In This Review

The Inner Sea: The Mediterranean and Its People
The Inner Sea: The Mediterranean and Its People
By Robert Fox
Knopf, 1993, 575 pp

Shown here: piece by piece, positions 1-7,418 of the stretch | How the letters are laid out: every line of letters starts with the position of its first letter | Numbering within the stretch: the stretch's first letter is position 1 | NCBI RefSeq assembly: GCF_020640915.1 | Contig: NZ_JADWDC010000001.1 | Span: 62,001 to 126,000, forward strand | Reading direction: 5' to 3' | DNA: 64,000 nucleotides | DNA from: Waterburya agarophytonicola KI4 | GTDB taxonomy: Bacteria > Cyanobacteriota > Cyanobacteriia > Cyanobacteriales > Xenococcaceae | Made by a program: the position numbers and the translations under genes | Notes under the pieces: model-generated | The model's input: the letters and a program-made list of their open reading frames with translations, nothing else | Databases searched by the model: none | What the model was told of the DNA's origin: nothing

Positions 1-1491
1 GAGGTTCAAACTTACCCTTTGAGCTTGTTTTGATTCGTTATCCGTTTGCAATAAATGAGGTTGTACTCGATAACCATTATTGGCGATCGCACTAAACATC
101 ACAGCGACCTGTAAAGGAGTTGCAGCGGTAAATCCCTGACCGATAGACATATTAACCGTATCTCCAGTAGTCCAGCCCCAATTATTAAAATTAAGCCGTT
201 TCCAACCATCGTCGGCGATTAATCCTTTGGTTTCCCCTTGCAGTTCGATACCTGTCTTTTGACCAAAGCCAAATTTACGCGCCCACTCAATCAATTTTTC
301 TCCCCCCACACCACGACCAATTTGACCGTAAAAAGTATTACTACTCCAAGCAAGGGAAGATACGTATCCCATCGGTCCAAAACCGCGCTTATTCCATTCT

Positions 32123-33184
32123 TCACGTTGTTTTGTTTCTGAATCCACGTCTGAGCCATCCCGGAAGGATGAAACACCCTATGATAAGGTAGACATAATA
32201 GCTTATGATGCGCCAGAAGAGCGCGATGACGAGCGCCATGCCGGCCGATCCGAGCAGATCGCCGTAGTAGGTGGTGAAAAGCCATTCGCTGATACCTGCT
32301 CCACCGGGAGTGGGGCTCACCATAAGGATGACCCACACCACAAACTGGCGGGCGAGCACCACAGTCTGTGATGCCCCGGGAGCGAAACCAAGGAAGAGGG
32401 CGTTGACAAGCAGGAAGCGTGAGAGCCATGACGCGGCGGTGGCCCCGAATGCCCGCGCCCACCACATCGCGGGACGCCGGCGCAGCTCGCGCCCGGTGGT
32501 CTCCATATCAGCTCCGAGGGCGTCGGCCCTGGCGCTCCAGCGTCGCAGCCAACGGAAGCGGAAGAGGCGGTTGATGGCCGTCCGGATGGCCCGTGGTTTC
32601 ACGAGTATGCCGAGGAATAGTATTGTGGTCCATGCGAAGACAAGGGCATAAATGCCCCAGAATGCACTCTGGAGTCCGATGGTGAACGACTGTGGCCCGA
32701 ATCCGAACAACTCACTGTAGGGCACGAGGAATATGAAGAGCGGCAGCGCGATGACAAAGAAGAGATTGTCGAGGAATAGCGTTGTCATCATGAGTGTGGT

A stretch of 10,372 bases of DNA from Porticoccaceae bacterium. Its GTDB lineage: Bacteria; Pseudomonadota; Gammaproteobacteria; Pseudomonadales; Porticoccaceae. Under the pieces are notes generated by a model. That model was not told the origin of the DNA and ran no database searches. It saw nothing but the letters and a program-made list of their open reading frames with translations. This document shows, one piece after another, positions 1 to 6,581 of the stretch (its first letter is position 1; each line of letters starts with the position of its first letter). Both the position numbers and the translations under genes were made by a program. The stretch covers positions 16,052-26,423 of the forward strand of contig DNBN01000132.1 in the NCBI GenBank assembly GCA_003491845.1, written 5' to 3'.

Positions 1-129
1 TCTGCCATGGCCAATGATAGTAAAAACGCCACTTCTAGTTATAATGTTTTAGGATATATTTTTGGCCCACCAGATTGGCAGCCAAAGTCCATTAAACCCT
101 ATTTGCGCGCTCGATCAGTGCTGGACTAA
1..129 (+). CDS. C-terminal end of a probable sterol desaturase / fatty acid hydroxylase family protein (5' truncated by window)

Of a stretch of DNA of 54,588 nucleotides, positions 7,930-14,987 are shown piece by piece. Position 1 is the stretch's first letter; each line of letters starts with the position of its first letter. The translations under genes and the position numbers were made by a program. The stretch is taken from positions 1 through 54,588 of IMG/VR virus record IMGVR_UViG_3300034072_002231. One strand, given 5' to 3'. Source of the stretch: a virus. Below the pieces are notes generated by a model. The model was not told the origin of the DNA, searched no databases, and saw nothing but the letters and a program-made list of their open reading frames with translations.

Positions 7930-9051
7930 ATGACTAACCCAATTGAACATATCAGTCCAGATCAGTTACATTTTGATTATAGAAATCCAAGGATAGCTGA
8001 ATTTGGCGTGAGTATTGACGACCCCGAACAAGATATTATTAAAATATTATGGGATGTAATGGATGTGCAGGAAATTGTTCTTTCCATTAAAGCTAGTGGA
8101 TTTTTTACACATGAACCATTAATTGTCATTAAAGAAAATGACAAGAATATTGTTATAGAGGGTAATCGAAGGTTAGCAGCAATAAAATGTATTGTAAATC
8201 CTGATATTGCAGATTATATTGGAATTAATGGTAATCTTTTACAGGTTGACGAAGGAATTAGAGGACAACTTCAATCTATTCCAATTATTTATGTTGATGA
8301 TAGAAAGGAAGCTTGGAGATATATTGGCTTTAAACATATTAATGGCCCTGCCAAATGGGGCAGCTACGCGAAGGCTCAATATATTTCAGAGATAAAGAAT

A British journalist who for nearly three decades has made the Mediterranean his special beat has written an important compendium about the countries bordering the sea. Every country gets its due, and his sketches of individuals (Aldo Moro, for example, or Yasser Arafat) and old cities and regions are incisive and memorable. Combining a novelist's imagination and a reporter's sense of fact, Fox has written a most unusual book, with a political theme: all across the Mediterranean, despite such obvious diversity, certain processes seem almost identical, most clearly: "the authority of states and governments was being weakened visibly by the uncontrolled surges and shifts of populations." A trifle long and repetitive, the book is nevertheless a most readable and informative introduction to countries, all too often neglected, that are in the throes of revolutionary change. How is the richer North going to respond to the population explosion of the poor South? We were surprised by events in Eastern Europe; this book alerts us to likely and less welcome upheavals along the Inner Sea.